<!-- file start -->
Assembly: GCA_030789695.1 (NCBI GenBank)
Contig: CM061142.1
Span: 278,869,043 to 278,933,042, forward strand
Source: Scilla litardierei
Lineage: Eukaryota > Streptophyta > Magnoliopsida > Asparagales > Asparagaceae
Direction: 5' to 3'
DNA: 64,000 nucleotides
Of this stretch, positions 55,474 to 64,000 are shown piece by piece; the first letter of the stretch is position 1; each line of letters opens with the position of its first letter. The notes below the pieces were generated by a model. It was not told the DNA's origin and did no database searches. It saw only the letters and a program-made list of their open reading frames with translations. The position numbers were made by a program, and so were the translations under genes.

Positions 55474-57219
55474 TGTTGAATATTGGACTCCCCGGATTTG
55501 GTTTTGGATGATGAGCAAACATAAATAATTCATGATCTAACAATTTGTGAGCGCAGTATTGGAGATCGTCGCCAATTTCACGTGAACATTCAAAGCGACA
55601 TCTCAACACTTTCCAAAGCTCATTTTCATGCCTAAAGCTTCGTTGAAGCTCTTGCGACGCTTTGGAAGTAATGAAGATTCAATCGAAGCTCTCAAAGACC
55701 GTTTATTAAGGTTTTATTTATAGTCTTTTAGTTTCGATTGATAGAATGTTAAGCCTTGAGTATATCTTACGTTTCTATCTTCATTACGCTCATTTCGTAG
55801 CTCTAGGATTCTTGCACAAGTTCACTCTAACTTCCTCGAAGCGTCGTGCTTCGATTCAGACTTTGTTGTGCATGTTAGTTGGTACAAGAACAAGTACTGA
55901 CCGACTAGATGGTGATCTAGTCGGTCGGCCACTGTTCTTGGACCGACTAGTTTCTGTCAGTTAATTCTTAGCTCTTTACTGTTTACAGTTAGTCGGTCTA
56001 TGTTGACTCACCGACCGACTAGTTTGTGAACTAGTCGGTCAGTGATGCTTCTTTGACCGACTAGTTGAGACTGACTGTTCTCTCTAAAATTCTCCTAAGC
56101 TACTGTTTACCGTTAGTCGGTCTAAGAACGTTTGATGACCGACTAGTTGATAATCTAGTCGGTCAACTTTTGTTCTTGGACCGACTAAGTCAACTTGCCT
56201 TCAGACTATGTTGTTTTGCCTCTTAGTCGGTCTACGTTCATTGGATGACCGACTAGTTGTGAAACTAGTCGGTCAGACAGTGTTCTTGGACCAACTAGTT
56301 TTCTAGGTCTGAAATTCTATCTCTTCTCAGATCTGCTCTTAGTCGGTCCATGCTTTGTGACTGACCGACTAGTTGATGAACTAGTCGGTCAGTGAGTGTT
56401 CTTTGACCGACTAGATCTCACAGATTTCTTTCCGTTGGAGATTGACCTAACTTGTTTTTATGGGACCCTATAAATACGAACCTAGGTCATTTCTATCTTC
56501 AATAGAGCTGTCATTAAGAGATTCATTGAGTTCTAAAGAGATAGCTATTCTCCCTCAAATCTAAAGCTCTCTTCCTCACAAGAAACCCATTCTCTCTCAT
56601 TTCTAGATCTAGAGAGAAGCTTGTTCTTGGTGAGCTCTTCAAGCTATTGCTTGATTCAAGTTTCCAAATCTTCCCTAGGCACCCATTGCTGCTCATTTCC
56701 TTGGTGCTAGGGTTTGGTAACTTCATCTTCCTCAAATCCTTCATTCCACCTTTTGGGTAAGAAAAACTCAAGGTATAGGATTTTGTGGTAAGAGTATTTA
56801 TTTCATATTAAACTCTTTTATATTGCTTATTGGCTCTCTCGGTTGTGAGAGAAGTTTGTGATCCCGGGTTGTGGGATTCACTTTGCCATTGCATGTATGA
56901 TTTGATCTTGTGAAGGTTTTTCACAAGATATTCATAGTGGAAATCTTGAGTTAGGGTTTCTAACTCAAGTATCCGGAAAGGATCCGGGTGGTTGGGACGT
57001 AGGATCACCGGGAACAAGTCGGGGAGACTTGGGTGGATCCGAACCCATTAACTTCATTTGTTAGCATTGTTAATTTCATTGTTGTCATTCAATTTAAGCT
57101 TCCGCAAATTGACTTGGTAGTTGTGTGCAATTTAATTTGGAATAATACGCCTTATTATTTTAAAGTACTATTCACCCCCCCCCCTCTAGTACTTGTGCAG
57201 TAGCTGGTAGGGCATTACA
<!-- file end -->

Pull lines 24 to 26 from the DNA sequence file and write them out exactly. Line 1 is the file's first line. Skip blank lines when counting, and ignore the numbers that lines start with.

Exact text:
56801 TTTCATATTAAACTCTTTTATATTGCTTATTGGCTCTCTCGGTTGTGAGAGAAGTTTGTGATCCCGGGTTGTGGGATTCACTTTGCCATTGCATGTATGA
56901 TTTGATCTTGTGAAGGTTTTTCACAAGATATTCATAGTGGAAATCTTGAGTTAGGGTTTCTAACTCAAGTATCCGGAAAGGATCCGGGTGGTTGGGACGT
57001 AGGATCACCGGGAACAAGTCGGGGAGACTTGGGTGGATCCGAACCCATTAACTTCATTTGTTAGCATTGTTAATTTCATTGTTGTCATTCAATTTAAGCT